John Goodman jury examined 3D simulation of crash

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WEST PALM BEACH, Fla. --  An emotional day in court unfolded Thursday as several new pieces of photographic and physical evidence, including a three-dimensional computerized crash simulation, were presented to the jury in the DUI manslaughter trial of John Goodman.

Goodman watched silently as jurors watched the computerized 3-D crash simulation.

911 calls phoned in after the crash were played in court.

There were a handful of calls. The first callers saw Goodman's Bentley abandoned on the side of the road in rough shape, with debris scattered in the roadway.

One passerby called to say he noticed what turned out to be Scott Wilson's Hyundai in a  canal.

The call from Goodman to 911 was also played in court.

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After hearing tapes from four 911 calls, the jurors were walked to a loading dock near the courthouse to view the Bentley and Hyundai involved in the crash.

While jurors viewed the vehicles, a crowd of media and public spectators gathered.

Then, the family of Scott Wilson was able to walk around the vehicles.  They spent the most time near Wilson's car.  Goodman and his attorneys were also present.  They did not walk up to Wilson's car, but spent a few minutes talking to each other while looking at Goodman's Bentley.

In the courtroom, Traffic Homicide Investigator Troy Snelgrove explained the significance of photographs taken at the scene, and evidence he had collected the night of the crash.

"It was apparent that the Bentley went through the stop sign," he said.

The Bentley, Snelgrove said, outweighed the Hyundai by two thousand pounds, shoving it into a nearby canal.

Then a key point was brought up, a point on which the defense and prosecution disagree: Did Goodman walk directly to Lisa Pembleton's trailer after the crash, or did he go first to a nearby barn to drink?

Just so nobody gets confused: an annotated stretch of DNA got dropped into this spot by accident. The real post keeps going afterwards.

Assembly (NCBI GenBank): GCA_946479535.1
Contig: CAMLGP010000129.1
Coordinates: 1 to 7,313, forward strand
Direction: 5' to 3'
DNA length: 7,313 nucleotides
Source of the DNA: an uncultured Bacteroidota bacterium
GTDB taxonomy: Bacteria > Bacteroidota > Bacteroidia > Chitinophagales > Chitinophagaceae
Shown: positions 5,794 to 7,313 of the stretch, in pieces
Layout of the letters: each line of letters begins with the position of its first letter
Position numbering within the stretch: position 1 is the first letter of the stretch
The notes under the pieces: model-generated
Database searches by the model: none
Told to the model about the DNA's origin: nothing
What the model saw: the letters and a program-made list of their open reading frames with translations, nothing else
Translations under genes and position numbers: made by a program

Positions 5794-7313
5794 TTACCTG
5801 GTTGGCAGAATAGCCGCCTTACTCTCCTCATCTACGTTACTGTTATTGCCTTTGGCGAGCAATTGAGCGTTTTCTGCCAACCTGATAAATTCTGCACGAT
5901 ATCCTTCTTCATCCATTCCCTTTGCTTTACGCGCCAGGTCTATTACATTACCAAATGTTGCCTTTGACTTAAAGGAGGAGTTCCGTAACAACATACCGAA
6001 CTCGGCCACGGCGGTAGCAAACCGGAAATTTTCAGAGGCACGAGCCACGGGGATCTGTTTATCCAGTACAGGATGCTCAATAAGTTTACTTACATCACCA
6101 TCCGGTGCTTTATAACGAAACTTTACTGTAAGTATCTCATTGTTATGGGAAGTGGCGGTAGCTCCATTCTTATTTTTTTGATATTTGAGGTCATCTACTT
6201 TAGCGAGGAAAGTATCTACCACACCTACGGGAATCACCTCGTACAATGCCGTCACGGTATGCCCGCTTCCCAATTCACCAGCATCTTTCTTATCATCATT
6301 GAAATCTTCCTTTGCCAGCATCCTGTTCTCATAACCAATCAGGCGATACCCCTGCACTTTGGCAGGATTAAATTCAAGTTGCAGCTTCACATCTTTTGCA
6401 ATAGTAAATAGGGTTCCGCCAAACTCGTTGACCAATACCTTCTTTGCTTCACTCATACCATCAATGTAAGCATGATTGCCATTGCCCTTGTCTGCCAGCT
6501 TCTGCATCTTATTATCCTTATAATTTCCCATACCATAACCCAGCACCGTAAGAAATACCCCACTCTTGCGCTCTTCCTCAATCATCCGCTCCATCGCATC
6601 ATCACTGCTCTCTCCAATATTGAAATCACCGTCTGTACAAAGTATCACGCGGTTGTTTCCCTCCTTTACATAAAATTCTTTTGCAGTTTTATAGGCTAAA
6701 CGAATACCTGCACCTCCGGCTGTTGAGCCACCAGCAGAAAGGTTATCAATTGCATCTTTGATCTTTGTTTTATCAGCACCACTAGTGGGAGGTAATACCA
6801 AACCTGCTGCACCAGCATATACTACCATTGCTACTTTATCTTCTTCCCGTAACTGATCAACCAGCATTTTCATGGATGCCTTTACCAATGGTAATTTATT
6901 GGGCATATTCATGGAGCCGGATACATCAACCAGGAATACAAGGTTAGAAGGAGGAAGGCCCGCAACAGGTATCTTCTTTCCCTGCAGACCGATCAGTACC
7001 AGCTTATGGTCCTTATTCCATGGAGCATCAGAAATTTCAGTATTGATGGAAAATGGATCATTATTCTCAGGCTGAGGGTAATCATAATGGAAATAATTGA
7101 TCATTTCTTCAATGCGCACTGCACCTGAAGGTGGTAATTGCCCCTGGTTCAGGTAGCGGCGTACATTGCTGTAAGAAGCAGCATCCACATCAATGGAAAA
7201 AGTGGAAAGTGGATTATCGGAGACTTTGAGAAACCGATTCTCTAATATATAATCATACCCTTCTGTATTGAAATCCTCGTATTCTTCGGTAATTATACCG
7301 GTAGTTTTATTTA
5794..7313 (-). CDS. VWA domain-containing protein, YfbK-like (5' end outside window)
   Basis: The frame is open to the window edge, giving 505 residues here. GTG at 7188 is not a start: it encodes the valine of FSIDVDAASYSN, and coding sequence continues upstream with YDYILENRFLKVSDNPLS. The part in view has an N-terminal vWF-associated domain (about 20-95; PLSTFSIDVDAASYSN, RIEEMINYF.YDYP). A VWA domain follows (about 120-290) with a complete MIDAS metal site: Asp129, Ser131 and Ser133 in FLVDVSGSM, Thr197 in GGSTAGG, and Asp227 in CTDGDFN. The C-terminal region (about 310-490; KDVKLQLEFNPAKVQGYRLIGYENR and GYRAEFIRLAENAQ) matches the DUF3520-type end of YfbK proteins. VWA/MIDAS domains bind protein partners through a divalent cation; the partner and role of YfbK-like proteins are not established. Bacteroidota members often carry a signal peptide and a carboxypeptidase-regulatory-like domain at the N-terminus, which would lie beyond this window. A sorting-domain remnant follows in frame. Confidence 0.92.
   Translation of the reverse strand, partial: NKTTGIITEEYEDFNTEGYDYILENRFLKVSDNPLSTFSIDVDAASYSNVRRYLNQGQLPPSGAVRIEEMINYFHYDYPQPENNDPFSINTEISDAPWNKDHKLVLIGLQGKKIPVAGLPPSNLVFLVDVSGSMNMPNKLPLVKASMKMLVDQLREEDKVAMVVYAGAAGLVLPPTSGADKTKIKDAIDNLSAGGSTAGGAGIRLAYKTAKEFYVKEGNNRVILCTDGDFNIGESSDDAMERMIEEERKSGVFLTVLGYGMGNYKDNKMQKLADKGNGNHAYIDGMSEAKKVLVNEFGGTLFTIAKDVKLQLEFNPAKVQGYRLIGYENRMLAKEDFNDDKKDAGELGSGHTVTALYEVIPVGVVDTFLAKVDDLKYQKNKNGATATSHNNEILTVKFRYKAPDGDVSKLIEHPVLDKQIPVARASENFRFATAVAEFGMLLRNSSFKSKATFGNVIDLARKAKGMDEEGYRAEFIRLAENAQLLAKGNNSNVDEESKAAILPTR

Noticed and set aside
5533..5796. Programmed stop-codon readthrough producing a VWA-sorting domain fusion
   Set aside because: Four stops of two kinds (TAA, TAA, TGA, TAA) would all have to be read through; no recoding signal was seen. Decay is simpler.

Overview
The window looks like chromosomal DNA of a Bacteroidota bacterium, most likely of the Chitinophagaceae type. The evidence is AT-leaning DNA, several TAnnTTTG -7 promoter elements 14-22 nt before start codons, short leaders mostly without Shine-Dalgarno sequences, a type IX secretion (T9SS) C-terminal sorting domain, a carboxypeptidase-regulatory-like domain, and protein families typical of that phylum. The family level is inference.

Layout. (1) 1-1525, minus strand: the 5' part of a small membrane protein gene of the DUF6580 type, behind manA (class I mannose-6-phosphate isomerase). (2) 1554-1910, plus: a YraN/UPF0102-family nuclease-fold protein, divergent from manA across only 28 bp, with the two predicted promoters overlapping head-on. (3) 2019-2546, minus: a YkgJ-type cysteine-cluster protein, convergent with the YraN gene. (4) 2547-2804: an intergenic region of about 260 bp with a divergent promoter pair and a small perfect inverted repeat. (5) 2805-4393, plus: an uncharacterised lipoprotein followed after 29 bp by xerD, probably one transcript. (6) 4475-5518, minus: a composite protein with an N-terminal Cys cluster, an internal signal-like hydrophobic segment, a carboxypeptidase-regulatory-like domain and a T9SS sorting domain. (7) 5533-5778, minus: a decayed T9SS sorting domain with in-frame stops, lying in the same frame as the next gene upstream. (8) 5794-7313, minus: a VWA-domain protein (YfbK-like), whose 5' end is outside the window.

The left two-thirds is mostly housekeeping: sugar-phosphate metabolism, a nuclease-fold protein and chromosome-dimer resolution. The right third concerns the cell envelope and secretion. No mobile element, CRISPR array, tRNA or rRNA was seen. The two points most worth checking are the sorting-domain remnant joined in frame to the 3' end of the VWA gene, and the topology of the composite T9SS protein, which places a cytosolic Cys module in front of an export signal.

"There were boot prints, but more of a square-toed boot with a heel, walking southbound along the dirt road away from the scene," Snelgrove explained. 

Photos were shown of Goodman in a hospital bed, wearing boots that matched the description of the prints.

The investigator claims the evidence shows the footprints led only towards the hard-packed earth near the trailer.

"They went down in front of the property where Mr. Goodman was located," he said.

Snelgrove testified that he has made more than 500 DUI arrests in his career. Snelgrove met Goodman the night of the crash at the hospital, and took blood samples about three hours after the crash, close to 4 a.m.

"I did notice that his eyes were bloodshot and glassy," Snelgrove said.

The investigator also testified that he smelled the odor of alcohol on Goodman and that he witnessed Goodman had slow movements and slurred speech.

Snelgrove was the only witness to take the stand on Thursday and he is expected to continue his testimony on Monday, due to a scheduling conflict on Friday. 

Several other prosecution witnesses are set to testify on Friday, including a toxicologist.

NewsChannel 5's Dan Corcoran and Christina Mora contributed to this report

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